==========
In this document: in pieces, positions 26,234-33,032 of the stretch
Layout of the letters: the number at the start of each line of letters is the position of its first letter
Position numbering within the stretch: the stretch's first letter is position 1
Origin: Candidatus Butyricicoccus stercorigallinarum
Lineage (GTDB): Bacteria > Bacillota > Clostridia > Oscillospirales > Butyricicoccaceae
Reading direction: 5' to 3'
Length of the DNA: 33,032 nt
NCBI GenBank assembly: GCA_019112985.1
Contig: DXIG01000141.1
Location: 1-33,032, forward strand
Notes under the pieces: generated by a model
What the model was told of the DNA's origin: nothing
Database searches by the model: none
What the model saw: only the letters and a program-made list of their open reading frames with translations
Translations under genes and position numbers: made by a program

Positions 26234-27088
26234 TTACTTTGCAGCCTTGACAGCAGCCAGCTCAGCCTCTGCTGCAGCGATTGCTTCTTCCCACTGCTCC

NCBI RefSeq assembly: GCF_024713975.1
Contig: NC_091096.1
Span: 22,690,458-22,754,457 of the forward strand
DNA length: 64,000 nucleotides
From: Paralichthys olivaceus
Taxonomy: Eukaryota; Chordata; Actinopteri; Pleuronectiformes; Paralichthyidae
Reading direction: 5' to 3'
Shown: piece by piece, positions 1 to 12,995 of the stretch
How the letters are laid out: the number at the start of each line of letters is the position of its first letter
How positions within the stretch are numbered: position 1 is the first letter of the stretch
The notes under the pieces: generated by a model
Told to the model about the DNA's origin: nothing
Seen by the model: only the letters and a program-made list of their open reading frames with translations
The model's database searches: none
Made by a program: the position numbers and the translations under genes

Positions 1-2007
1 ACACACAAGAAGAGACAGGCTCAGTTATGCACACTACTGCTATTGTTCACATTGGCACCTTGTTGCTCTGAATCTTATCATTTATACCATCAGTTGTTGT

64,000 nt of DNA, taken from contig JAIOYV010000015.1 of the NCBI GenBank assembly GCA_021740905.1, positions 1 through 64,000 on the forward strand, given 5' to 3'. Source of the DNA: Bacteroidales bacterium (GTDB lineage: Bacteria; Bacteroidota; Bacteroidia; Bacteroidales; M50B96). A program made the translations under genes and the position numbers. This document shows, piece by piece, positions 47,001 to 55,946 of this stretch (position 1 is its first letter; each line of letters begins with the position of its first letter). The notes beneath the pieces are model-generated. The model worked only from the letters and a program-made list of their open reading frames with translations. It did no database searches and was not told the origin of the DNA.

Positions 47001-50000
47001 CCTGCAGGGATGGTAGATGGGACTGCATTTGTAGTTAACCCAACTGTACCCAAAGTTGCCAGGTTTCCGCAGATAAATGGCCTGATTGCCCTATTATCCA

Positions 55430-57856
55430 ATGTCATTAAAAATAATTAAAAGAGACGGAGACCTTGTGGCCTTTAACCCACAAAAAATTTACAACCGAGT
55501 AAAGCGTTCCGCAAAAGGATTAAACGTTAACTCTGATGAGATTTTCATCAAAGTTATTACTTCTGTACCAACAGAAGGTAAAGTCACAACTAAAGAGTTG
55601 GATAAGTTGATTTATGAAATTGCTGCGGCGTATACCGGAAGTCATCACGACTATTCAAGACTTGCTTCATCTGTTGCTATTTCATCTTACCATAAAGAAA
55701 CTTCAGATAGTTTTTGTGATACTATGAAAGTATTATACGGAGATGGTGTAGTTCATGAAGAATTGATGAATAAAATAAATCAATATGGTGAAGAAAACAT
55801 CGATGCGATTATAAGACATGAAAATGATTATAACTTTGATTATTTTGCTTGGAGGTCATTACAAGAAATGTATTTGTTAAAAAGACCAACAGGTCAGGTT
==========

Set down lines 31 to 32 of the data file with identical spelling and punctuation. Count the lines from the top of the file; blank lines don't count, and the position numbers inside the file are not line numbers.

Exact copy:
The model's database searches: none
Made by a program: the position numbers and the translations under genes